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Members of Fort Lauderdale Gay Men’s Chorus leaning on each other following pride parade tragedy

The Fort Lauderdale Gay Men’s Chorus is still grieving after a member was killed in the horrible tragedy at the Wilton Manors pride parade earlier this month.
The Fort Lauderdale Gay Men’s Chorus is still grieving after a member was killed in the horrible tragedy at the Wilton Manors pride parade earlier this month.

WILTON MANORS, Fla. – The Fort Lauderdale Gay Men’s Chorus is more than a singing organization, they are a second family to one another; a band of brothers.

They’ve been leaning on one another for support, while remembering one of their own.

Chorus director and founder Dr. Gary Keating was emotional while speaking to Local 10 News on Tuesday, reflecting back on that fateful Saturday just ten days ago in Wilton Manors when he lost fellow chorus member James Fahy at the Stonewall Pride Parade.

“I saw people on the ground, that’s what I remember,” said Keating. “Jim was without question one of the most positive, energetic, alive people I’ve known in my lifetime, and I’ve known some pretty amazing people.”

Fahy, along with other chorus members, was about to line up and participate in the parade, when tragedy struck.

“The truck took off, it knocked me down, I saw it go across the street and then when I recovered from that, that’s when I got up and went and saw what had happened with the truck,” Keating said.

Chorus member Fred Johnson, 77, was driving the truck.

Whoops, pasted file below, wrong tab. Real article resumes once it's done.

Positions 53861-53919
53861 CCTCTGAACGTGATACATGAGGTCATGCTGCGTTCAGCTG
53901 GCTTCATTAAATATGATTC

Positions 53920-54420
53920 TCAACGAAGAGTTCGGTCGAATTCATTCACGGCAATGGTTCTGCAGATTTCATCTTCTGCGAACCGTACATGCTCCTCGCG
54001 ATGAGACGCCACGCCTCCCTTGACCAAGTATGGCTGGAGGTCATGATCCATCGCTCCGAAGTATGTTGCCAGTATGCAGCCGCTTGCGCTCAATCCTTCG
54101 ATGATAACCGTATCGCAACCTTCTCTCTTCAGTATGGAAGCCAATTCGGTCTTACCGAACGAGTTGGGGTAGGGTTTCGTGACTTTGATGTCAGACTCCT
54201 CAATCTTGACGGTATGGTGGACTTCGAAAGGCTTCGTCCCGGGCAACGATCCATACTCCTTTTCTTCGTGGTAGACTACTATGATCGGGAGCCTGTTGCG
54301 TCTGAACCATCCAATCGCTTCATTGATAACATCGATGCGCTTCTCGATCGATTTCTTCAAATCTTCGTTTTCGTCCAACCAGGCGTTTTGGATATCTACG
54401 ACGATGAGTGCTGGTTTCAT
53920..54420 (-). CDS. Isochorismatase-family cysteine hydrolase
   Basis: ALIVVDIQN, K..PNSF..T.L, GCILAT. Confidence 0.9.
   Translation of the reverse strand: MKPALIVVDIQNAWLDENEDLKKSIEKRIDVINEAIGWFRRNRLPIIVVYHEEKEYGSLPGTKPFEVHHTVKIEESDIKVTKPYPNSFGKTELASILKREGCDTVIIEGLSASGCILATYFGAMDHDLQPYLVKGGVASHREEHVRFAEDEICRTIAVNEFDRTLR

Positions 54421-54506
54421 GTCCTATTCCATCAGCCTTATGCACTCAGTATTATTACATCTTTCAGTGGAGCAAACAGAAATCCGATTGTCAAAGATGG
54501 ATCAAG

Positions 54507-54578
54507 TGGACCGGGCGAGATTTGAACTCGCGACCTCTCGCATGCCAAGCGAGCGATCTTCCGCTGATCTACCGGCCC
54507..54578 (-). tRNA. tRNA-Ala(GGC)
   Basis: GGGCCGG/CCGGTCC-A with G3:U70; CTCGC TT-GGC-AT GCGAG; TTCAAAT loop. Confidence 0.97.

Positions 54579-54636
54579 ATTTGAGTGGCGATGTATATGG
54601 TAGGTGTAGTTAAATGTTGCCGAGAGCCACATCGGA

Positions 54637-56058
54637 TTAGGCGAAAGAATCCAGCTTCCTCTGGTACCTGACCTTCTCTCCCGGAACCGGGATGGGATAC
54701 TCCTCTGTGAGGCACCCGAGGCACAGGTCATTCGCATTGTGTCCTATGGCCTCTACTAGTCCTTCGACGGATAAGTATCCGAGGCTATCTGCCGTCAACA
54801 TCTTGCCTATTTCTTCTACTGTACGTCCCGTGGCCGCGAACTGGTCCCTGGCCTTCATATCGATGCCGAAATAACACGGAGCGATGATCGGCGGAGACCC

Police said the 77-year-old Johnson’s foot slipped and got stuck under the brake, pushing down to accelerate and fatally striking Fahy and injuring another member of the chorus, 67-year-old Jerry Vroegh, who was rushed to the hospital.

“He’s doing ok. Jerry is up and about; his head injury is healing well he said,” said Keating.

Keating founded the chorus back in 1986, and in the time since it has become more than a musical organization. It’s a band of brothers who are hurting, united in their grief, but relying on one another to get them through their darkest hour.

“We’ve leaned on each other, we’ve been that chorus family, brothers in song, there’s great strength in that,” Keating said.

There will be a celebration of life for Fahy on Wednesday, where chorus members will remember his dedication to service and his volunteer work.

The chorus plans to hold a concert in his honor in September.

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About the Author:

Sanela Sabovic joined Local 10 News in September 2012 as an assignment editor and associate producer. In August 2015, she became a full-time reporter and fill-in traffic reporter. Sanela holds a Bachelor of Arts degree in communications with a concentration in radio, television and film from DePaul University.